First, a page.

This Sunday, Scotland take on the might of newly crowned world champions Germany, in the first competitive showdown of both sides' Euro 2016 qualification campaign.
Joachim Low's team will be confident of overcoming the might of Gordon Strachan's side when the two meet at the Westfalenstadion in Dortmund, yet it wasn't so long ago that the Tartan Army were celebrating an unexpected victory in Germany.
In a friendly match that went on to become one of the most surprising results of 1999, Scotland overcame their European counterparts 1-0 in Bremen, following a second-half goal from former Everton striker Don Hutchison.
Managed by Craig Brown at the time, Scotland were certainly a more appealing team than they are now, featuring some excellent players such as David Weir, Colin Hendry, Paul Lambert and Billy Dodds; all stars who would walk into Strachan's team on Sunday in their prime.
Quite like Darren Fletcher and Co., Brown's team travelled to the Weserstadion in Bremen that day with a point to prove.
Scotland had just suffered another disappointing World Cup campaign the year before, finishing bottom of their group below a strong Brazil side that would go on to reach the final in France that summer, but also under teams who they really should have overcome in Morocco and Norway.
The Czech Republic had also added to such misery recently with a well-earned 2-1 victory in Celtic Park, Glasgow, a few months before. Scotland were hurting and in desperate need of a powerful performance against the Germans.
Alas, this struggling side would become the toast of Scotland when a lovely pull-back from Billy Dodds found Hutchison in acres of space inside the German box on the 66th minute, allowing the striker to calmly slot the ball past a bewildered Jens Lehmann for the only goal of the game.
In truth, Scotland matched the Germans in every department that day, with Hendry confidently marshalling his defensive line against the might of Oliver Bierhoff, while the likes of Dodds and Scott Gemmill terrorised the home side's defence.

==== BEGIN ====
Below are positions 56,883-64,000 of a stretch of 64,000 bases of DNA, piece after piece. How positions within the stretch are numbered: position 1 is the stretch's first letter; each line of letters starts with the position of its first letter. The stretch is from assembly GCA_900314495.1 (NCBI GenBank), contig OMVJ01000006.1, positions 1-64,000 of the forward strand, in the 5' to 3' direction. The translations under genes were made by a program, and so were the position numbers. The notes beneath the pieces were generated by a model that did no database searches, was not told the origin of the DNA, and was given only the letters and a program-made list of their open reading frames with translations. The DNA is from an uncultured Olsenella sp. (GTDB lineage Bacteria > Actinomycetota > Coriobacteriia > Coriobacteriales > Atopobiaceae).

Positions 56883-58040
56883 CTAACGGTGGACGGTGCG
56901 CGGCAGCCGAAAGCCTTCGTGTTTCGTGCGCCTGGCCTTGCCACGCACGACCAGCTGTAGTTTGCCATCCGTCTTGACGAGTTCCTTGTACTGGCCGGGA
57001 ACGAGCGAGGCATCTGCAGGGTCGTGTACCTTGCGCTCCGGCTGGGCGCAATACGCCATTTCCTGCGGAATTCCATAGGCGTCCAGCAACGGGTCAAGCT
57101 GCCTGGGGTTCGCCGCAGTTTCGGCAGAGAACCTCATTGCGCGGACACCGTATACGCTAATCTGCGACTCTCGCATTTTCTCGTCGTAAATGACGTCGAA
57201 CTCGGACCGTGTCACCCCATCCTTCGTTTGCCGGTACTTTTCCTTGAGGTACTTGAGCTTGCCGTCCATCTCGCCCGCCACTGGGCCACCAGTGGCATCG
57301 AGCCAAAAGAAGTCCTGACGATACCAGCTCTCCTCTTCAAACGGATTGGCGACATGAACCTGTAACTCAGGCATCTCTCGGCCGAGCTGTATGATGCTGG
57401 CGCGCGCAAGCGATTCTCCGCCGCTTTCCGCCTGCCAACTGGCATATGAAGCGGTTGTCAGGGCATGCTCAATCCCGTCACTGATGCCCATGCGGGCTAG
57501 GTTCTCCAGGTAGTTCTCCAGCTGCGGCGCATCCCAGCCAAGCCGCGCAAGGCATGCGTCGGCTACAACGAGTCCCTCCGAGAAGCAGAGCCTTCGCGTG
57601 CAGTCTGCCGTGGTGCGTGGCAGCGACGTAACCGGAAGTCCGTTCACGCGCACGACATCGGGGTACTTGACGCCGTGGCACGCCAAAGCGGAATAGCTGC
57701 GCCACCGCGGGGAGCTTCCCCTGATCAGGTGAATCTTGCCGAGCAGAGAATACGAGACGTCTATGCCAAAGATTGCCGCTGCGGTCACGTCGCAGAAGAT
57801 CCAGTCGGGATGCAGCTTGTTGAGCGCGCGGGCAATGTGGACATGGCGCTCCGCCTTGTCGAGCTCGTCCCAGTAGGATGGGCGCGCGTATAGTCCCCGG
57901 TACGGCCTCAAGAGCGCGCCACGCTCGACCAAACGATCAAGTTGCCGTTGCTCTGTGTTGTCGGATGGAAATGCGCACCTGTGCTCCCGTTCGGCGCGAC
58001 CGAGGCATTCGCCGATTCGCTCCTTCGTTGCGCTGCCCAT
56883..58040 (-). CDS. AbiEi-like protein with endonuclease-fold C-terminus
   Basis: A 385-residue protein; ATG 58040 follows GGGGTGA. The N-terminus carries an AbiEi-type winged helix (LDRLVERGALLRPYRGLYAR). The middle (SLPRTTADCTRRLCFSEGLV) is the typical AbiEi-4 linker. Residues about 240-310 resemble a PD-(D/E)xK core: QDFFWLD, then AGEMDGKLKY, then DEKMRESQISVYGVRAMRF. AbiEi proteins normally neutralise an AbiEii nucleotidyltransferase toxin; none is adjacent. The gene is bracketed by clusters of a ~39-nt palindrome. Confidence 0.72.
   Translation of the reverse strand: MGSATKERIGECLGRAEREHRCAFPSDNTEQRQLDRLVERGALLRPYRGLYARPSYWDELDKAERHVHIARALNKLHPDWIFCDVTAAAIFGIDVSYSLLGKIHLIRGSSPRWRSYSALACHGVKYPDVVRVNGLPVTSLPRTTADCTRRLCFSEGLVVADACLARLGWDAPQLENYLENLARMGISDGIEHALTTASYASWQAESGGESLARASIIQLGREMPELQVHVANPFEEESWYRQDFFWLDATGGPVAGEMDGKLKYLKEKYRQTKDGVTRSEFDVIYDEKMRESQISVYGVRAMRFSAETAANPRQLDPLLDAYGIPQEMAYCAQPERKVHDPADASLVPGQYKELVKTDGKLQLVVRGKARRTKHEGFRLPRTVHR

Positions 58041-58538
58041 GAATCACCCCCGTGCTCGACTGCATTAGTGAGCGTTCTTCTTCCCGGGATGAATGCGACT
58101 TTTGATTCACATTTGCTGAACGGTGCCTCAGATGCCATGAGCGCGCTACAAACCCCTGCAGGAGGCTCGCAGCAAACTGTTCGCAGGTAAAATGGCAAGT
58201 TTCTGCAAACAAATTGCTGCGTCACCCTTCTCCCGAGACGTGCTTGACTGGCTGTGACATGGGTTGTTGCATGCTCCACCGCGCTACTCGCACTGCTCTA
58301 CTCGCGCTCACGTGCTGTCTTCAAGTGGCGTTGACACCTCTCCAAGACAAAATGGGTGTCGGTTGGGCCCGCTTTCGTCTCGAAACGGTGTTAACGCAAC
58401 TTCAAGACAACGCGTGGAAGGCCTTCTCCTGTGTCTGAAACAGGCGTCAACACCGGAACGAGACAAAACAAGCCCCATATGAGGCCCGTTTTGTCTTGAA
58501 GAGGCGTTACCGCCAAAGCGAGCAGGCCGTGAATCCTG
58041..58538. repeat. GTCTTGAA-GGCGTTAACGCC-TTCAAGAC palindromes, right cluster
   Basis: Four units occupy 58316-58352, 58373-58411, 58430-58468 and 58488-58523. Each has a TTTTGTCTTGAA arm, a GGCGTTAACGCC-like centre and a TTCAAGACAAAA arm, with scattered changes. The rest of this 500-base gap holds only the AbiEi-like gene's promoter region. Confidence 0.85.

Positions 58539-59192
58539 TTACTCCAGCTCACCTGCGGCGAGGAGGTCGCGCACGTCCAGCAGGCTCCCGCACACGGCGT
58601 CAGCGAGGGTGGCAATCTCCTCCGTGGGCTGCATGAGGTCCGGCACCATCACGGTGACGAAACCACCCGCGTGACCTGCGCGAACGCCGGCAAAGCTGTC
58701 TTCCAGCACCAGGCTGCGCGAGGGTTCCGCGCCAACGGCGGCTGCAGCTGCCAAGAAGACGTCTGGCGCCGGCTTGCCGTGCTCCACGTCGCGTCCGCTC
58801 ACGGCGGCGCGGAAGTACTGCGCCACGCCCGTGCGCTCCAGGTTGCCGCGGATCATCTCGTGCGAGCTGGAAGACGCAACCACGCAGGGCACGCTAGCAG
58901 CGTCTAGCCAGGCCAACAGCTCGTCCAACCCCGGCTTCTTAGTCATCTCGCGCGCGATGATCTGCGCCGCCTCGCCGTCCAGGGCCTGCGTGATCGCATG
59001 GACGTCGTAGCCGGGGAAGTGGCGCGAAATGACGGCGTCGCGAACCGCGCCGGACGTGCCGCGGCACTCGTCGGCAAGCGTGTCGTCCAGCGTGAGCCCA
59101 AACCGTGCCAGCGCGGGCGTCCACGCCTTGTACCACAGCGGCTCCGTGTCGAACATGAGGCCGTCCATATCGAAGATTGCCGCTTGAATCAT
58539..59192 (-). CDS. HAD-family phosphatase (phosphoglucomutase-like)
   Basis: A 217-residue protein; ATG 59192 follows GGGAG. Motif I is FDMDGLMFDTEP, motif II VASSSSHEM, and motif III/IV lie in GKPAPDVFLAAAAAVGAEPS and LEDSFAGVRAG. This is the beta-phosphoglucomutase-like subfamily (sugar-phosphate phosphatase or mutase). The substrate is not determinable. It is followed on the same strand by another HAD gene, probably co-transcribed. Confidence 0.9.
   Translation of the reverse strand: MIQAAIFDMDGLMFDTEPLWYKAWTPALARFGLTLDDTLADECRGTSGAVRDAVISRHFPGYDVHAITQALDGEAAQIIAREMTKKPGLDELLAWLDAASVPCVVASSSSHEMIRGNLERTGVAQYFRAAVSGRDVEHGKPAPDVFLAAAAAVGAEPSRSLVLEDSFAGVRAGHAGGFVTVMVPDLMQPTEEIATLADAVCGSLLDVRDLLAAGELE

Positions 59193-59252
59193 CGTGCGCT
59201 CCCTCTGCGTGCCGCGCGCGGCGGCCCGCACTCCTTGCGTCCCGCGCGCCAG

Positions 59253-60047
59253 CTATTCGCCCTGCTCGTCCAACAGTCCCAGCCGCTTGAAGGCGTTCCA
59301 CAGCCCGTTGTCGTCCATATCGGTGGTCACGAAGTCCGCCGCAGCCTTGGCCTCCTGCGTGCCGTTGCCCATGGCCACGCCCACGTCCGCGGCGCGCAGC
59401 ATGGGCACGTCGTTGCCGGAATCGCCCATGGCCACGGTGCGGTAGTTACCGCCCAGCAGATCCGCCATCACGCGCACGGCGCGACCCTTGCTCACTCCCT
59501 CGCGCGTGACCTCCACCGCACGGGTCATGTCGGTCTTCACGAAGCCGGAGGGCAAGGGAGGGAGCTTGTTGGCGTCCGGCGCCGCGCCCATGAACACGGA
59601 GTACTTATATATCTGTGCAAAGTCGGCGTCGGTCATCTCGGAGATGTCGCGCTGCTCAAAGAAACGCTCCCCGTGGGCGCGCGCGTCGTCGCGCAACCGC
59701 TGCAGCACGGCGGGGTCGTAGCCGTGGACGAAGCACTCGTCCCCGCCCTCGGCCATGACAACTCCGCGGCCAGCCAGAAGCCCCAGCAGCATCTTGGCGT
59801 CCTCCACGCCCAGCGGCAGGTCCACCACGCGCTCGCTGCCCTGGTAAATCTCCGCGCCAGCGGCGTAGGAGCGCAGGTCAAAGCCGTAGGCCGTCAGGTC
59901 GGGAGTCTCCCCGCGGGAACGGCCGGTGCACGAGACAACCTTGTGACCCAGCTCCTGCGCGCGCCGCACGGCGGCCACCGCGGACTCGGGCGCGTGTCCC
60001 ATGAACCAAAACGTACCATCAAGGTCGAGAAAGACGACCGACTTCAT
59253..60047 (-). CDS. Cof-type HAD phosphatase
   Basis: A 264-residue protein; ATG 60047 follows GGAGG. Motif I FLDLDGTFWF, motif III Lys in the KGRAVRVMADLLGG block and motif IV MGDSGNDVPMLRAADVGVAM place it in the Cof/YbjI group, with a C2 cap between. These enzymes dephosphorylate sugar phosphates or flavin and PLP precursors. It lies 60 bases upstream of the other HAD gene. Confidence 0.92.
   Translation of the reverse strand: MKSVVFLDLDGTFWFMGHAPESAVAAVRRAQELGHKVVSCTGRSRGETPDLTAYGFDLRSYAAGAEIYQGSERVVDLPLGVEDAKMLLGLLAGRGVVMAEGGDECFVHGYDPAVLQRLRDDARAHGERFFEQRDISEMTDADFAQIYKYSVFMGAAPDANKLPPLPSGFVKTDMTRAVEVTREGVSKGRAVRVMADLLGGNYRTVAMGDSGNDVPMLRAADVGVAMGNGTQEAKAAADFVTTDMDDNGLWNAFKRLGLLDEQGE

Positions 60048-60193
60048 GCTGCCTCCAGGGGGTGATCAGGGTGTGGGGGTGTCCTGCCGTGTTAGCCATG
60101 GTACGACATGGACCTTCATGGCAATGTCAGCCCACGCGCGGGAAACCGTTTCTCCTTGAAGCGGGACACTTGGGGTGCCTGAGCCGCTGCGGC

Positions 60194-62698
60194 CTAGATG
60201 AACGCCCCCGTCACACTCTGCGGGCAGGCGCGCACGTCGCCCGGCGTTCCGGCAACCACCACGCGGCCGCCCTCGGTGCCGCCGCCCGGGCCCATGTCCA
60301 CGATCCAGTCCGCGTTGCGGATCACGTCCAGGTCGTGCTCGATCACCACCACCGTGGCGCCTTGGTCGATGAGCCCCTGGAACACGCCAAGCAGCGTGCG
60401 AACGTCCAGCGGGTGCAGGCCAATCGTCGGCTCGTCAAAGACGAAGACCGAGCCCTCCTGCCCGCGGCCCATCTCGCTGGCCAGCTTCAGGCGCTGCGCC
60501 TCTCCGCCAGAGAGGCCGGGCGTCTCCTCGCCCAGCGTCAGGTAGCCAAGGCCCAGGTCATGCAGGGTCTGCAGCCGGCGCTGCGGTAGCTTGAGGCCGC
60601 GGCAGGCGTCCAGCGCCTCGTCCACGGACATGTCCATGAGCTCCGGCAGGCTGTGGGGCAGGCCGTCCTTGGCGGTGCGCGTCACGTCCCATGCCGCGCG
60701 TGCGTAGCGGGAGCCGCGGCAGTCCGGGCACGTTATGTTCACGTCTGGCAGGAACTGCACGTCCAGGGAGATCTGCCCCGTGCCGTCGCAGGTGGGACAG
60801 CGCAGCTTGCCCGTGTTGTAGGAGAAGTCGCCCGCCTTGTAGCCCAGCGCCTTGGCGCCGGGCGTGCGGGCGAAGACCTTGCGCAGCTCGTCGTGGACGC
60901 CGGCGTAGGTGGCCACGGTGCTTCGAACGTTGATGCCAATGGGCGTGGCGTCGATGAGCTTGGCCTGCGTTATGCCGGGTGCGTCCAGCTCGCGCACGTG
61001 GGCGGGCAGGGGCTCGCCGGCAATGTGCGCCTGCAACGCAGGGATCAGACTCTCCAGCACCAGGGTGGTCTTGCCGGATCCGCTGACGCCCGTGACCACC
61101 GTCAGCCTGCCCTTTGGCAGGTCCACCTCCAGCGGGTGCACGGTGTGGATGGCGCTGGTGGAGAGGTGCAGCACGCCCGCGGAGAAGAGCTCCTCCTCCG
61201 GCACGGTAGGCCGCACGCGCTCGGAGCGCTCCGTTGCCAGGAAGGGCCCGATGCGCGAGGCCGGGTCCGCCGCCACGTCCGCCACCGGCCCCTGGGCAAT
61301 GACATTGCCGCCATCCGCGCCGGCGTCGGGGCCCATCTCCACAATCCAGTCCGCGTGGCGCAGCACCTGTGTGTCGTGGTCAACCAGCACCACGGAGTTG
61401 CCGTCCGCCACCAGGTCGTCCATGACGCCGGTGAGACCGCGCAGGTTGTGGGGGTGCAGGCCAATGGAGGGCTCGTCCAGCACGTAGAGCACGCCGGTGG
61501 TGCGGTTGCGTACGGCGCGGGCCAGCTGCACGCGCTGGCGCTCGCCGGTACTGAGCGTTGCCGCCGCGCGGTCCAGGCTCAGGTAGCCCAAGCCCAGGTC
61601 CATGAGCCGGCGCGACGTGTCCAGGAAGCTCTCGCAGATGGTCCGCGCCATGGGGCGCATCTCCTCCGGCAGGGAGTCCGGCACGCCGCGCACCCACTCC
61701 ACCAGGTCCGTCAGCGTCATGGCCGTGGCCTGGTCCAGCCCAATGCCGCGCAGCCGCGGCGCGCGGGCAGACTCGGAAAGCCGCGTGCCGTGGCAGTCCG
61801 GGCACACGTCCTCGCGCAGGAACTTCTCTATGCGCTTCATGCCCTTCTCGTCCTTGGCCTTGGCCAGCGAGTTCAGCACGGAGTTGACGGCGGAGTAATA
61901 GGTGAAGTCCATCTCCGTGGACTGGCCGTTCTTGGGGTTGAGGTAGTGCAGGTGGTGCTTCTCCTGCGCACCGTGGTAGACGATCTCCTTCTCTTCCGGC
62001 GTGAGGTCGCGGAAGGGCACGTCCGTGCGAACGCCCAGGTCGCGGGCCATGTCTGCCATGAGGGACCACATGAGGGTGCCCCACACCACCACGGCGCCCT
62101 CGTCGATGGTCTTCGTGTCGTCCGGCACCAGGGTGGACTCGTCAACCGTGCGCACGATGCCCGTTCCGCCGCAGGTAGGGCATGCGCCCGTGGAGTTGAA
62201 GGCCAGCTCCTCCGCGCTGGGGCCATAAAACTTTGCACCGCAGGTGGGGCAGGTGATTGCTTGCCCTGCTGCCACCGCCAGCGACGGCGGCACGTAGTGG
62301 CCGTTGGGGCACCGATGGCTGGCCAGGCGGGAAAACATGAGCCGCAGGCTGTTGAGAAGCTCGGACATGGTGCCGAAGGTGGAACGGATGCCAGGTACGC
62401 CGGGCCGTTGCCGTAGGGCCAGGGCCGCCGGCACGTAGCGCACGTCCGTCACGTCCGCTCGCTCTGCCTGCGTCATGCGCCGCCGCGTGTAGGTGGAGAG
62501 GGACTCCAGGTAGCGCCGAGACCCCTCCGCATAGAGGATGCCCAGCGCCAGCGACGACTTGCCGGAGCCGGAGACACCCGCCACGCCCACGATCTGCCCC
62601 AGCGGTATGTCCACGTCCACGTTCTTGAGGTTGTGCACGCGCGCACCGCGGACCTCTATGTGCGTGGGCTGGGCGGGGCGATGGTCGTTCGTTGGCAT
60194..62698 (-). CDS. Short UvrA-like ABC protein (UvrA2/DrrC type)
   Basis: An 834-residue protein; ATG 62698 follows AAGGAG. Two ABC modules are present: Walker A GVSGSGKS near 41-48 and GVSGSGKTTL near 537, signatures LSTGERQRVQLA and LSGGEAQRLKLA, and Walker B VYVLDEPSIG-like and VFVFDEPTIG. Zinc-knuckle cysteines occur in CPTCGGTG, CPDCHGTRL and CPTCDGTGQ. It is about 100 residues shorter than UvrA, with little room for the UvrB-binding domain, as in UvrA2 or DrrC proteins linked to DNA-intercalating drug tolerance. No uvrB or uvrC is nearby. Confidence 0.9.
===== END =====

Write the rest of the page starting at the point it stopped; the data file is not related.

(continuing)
Germany certainly controlled the match with the same precision and dominance that we will undoubtedly see this weekend, but it was a performance that Scotland was proud of.
As Andy Coyle, a sports journalist at Scottish broadcaster STV, remembers, it was certainly a game that still stands out to this day:
This was a shock from the days before every game came with pages of stats attached. I would love to see the possession and shots numbers on that game because in my mind it was a classic 'smash and grab'. After Don Hutchison's goal I don't know how we kept out a cracking German team for so long.
Scotland weren't in great form going into the match and I remember thinking that the inevitable doing would be a setback for the team. It didn't end up being a springboard to qualification either though and remains one of the most surprising stand-alone results in our history.
Scotland haven't made it to an international tournament since the World Cup in 1998, so such a result against one of the powerhouses of European football is certainly a point of reference whenever the country looks back and tries to figure out where it all went so wrong.
Yet Strachan's side are a hopeful team. And one that will go into such a match on Sunday with every hope of grabbing a result to rival that of the famous win in Bremen 18 years ago.
Hutchison, Dodds and Gemmill have since hung up their boots, but the country do have legitimate talents in Fletcher, Steven Naismith and others who are more than capable of hurting Low's team. We await to see if this crop of players can make history once again.